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The Communications Conundrum



28 September 2017
M. Evett and A. Shah

We have had a lot of internal debate about the best way to communicate within our teams and here’s what we are struggling with. Whether communication is a skill, art or combination of both, there is no doubt that being able to communicate effectively is imperative to a successful project and business. Advances in technology have fostered the rapid growth of multiple channels of communication. We are increasingly dependent upon email, instant messaging, and text messaging. Add in cellular phones, and you never need be unavailable.

This of course can be seen as a problem itself, but the expectation of being contactable and available has never been greater. With all of these options, which format should be used when you need to communicate with someone?

This depends upon several factors. Firstly, the recipient must have access to the same technology which you are intending to use. Clearly, a Google Hangout requires the attendees have a google account. Secondly, expected speed of response is also a major factor in deciding how to communicate. Instant message or text messages can get attention quickly. The flashing onscreen message being simple to reply to, and perhaps difficult to ignore.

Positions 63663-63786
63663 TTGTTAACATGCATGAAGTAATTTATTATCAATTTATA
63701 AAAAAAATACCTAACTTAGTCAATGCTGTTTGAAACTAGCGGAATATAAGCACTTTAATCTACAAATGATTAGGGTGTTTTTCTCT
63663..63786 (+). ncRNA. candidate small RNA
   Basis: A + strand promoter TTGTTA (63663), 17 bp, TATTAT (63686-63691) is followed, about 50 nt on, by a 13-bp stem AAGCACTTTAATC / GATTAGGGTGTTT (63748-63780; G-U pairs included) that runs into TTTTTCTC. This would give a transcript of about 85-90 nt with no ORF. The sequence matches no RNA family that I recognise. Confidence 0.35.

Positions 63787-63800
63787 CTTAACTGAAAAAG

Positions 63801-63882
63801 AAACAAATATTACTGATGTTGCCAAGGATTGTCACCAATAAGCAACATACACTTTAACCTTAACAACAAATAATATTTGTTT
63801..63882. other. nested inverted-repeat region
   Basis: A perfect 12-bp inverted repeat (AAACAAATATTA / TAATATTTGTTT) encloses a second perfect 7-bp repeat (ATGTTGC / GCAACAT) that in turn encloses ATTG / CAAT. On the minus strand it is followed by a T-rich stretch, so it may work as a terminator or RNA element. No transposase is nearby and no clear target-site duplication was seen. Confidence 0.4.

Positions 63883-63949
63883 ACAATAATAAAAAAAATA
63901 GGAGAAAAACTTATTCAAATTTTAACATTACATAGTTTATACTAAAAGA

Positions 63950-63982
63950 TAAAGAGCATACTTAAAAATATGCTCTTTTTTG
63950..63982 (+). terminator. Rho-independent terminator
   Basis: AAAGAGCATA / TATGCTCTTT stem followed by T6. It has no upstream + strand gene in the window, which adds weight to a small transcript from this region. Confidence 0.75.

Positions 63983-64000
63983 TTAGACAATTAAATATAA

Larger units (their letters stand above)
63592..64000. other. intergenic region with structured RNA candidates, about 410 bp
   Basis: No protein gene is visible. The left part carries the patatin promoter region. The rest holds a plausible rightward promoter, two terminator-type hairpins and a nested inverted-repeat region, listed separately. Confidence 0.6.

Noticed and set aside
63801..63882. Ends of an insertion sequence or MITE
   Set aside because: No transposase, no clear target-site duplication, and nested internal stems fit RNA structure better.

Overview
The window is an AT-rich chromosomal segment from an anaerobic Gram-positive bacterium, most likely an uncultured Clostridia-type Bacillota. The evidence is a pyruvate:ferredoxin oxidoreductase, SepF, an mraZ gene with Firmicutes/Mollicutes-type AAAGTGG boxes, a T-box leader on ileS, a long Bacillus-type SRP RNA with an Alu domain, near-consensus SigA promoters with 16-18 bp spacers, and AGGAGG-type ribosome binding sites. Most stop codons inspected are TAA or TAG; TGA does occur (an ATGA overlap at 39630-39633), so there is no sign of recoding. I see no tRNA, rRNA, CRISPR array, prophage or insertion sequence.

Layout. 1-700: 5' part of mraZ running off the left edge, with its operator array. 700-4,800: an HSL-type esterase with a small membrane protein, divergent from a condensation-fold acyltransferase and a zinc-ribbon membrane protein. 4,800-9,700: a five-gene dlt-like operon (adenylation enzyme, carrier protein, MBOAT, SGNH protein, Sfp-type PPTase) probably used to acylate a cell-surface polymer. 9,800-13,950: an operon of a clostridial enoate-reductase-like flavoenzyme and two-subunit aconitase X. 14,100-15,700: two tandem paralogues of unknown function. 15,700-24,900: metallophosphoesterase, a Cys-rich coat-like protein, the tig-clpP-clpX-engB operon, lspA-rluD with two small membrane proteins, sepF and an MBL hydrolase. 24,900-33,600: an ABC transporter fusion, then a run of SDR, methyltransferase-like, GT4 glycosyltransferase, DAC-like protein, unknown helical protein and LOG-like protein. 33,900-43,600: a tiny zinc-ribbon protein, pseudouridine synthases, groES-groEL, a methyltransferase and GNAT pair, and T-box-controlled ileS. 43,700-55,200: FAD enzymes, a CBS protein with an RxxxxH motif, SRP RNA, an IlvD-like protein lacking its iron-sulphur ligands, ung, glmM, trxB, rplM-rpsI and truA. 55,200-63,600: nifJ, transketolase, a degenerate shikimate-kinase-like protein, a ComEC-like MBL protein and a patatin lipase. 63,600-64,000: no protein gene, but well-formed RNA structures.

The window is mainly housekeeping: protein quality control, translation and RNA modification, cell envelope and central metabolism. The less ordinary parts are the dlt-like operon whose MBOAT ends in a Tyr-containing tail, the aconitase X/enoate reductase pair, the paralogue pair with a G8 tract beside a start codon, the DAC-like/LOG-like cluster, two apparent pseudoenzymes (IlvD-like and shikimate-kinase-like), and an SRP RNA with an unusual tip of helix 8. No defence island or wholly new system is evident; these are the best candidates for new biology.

Thirdly, we must consider how complex the topic you are communicating about is, and whether preciseness matters. Does the recipient need to understand a complex idea or plan? Both email and a phone conversation might be better suited for these situations. But, if you need to make keep a paper trail of the discussion, then email might be best.

We take for granted the availability of multiple communication platforms, and pay little heed to the implicit language styles associated with these different formats. Perhaps exercising a little more thought and caution when firing off the next instant message or email would be of benefit. Is this communication really so ‘throw-away’ or might it be an archival record to be drawn upon in the future? No matter the medium, words are as powerful as they ever have been.

In our next two blogs, we share our internal debate with you a bit more!

Tags: technology, management, project management